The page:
Network analysis of genomic regulators of labour using in silico techniques

  • Sylvia Lui

    Student thesis: Phd


    AbstractPreterm birth is a worldwide health issue, with increased incidence of fetal mortality and risk of morbidities. Inhibition of myometrial contractions is the only therapeutic intervention available, but this strategy remains limited in effectiveness as labour is initiated by a network of processes. The regulation of these mechanisms, and the coordination between different uterine tissues, is poorly understood. In order to develop effective therapies, we must first define and understand the processes occurring prior to and during labour. We wished to explore the interactions that occur in the decidua and myometrium, identify the master regulators within the global system of labour and select potential therapeutic candidates for suppression of multiple labouring processes. The detailed investigation of the role of the decidua in labour is critically important, as it is the site of significant inflammatory, progesterone and prostaglandin activity during labour. Using a global approach of detection and analysis, this study used high through-put microarrays, pathway and network analysis, an in silico prediction workflow, and in vitro inhibition of candidate proteins in human and mouse cell lines to identify molecular fingerprint of labour, characterise the changes occurring near the end of pregnancy that lead towards activation of labour, and identify master regulators of these pathways. In human choriodecidua, the most enriched pathways of global gene expression during term labour were inflammatory-associated. Network analysis identified vimentin, TLR4 and TNFSF13B as master regulators of labour in the decidua and identified MT2, TLR2 and RelB in the myometrium. Preliminary in vitro inhibition experiments indicated blockade of individual master regulators could moderately decrease expression of multiple downstream labour-associated genes. The mouse decidua was also characterised by the presence of a significant inflammatory response during active term labour. However, major changes in decidual function and regulators were evident prior to labour; these processes were initiated as early as 60 hours preceding labour. The mouse myometrium was enriched for chemokine pathways, but the majority of gene changes occurred only 12 hours prior to labour in this tissue. In the mouse, in silico predicted master regulators included IRAK4, TIRAP in the decidua and the TLR2/4 complex in the myometrium. In conclusion, this study has shown for the first time that in normal term labour, the human choriodecidua is highly functional with active sterile inflammatory processes occurring. The findings of widespread preparatory events in the murine decidua, that precede changes in the myometrium, suggests integral roles in the initiation of labour. There are highly conserved similarities in the inflammatory receptors, ligands and transcription factors between human and mouse tissues. The master regulators identified govern multiple downstream genes are that not directly associated with contraction, indicating there are multiple important processes occurring during labour as well as the contractile factors. Although some of the regulators have been previously identified as being associated with labour, this study was the first to identify their network regulatory characteristics. Instead of targeting a single and potentially late-stage event such as myometrial contraction, targeting multiple processes with the inclusion of processes in the closely-related and highly functional decidua, may be a more effective strategy in preventing progression of the labour process.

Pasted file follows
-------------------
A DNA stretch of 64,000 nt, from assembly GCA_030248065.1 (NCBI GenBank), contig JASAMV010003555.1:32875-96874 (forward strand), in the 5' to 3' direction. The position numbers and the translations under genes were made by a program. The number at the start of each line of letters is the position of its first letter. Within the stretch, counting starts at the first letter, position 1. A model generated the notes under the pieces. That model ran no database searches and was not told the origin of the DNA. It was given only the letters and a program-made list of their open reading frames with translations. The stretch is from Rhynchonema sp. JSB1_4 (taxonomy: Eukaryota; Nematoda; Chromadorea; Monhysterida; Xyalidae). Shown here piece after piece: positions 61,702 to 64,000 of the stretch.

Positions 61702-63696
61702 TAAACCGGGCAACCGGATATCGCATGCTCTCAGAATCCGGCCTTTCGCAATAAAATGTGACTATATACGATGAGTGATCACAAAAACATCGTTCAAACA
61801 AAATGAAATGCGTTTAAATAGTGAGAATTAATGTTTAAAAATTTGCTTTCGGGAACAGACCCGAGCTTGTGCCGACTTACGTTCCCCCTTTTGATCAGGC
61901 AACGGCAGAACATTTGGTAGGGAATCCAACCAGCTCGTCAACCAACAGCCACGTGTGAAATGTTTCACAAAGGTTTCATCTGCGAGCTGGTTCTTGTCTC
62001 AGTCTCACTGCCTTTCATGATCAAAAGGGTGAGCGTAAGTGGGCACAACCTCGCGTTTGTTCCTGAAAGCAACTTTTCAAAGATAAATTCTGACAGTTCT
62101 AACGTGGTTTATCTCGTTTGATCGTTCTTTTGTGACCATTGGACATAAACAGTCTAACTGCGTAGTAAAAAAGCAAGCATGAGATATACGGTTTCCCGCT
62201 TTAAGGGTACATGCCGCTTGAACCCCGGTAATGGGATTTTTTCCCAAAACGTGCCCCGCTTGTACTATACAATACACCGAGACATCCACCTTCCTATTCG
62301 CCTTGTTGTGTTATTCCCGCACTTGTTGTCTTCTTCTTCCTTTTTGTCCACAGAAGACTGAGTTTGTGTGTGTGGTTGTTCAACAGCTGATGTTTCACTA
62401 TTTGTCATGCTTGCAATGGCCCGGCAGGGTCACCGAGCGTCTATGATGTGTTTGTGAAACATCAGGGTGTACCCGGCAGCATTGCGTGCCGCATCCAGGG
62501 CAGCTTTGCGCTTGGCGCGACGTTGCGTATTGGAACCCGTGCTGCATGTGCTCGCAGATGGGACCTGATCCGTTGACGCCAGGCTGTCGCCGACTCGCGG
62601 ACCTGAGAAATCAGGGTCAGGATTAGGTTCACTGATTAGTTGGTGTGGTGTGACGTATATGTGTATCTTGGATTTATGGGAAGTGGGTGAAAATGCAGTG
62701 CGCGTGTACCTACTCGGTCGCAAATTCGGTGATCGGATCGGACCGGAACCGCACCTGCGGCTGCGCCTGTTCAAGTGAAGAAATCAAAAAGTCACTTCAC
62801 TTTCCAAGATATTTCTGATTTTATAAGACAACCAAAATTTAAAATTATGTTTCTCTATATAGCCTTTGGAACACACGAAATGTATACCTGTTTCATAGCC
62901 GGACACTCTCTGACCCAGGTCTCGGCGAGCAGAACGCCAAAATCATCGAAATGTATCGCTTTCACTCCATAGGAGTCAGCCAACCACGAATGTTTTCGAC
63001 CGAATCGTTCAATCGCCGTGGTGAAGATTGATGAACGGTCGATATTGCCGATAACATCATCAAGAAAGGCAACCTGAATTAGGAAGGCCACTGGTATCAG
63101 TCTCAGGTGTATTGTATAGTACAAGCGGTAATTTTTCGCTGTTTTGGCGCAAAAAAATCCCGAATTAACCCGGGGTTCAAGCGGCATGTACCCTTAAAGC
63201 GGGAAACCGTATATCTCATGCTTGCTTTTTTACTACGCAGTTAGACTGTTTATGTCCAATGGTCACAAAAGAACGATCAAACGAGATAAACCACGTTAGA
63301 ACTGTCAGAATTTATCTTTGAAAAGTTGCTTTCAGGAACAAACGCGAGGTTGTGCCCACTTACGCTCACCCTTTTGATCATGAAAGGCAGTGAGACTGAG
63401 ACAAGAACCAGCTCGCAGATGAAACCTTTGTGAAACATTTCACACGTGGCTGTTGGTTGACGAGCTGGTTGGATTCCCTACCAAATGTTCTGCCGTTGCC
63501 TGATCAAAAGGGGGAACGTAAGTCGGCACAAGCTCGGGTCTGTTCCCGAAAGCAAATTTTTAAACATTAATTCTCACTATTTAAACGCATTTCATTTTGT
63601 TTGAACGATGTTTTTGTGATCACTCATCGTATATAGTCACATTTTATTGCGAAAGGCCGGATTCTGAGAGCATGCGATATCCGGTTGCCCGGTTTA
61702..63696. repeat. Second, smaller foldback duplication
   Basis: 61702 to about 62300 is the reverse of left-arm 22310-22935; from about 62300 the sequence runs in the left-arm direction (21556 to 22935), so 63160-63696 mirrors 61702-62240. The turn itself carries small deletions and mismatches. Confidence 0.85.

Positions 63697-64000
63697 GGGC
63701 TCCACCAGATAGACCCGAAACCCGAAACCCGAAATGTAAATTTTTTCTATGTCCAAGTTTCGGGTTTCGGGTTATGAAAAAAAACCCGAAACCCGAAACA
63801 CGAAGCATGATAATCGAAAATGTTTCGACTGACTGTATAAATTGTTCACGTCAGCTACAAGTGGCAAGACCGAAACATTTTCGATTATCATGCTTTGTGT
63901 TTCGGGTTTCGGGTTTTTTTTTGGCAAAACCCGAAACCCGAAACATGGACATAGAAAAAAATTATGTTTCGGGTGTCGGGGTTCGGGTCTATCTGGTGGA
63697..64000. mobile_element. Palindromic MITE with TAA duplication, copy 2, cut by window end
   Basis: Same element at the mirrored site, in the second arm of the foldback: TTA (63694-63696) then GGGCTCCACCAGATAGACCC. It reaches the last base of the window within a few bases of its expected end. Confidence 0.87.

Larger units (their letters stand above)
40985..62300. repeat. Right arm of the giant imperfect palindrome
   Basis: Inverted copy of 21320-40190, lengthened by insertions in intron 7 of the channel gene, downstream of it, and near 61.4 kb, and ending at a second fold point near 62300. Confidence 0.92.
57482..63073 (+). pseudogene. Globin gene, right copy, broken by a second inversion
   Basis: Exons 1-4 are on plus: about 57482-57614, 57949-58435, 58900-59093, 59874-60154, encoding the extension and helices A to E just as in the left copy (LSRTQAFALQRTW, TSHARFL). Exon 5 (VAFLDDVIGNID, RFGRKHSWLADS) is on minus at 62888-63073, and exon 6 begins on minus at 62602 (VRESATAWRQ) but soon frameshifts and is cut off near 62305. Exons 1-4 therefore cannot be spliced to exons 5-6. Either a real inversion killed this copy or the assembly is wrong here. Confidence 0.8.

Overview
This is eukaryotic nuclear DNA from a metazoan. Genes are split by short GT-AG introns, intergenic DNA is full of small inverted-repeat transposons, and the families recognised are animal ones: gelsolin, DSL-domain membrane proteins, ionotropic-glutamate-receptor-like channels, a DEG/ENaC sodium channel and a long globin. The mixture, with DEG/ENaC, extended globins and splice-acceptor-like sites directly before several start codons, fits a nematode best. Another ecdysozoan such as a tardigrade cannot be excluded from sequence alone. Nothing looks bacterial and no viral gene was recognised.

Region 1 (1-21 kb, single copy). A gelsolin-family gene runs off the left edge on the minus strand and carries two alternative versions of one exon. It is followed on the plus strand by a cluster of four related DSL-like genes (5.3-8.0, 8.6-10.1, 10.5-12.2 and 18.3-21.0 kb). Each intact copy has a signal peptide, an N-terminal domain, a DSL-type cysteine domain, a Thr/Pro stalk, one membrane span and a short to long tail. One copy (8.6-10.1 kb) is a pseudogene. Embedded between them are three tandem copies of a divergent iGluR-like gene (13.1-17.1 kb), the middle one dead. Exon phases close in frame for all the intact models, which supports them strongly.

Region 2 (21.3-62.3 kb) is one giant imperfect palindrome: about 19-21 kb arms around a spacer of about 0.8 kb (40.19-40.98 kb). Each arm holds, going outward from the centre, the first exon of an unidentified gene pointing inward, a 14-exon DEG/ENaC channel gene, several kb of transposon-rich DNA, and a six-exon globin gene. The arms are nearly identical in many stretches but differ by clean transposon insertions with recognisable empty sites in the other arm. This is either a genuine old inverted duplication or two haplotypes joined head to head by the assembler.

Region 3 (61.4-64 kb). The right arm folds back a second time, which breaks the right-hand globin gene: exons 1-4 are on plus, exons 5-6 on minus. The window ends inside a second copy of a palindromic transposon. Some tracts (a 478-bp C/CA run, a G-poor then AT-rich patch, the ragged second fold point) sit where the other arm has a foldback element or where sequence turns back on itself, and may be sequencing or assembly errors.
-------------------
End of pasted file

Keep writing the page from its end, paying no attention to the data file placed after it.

Date of Award1 Aug 2016
    Original languageEnglish
    Awarding Institution
    • The University of Manchester
    SupervisorAdam Stevens (Supervisor), Lynda Harris (Supervisor), Clare Tower (Supervisor) & Rebecca Jones (Supervisor)


    • Network analysis
    • Systems biology
    • Microarray
    • Pathway analysis
    • Labour/ labour
    • Myometrium
    • Decidua
    • Genes
    • Transcriptome

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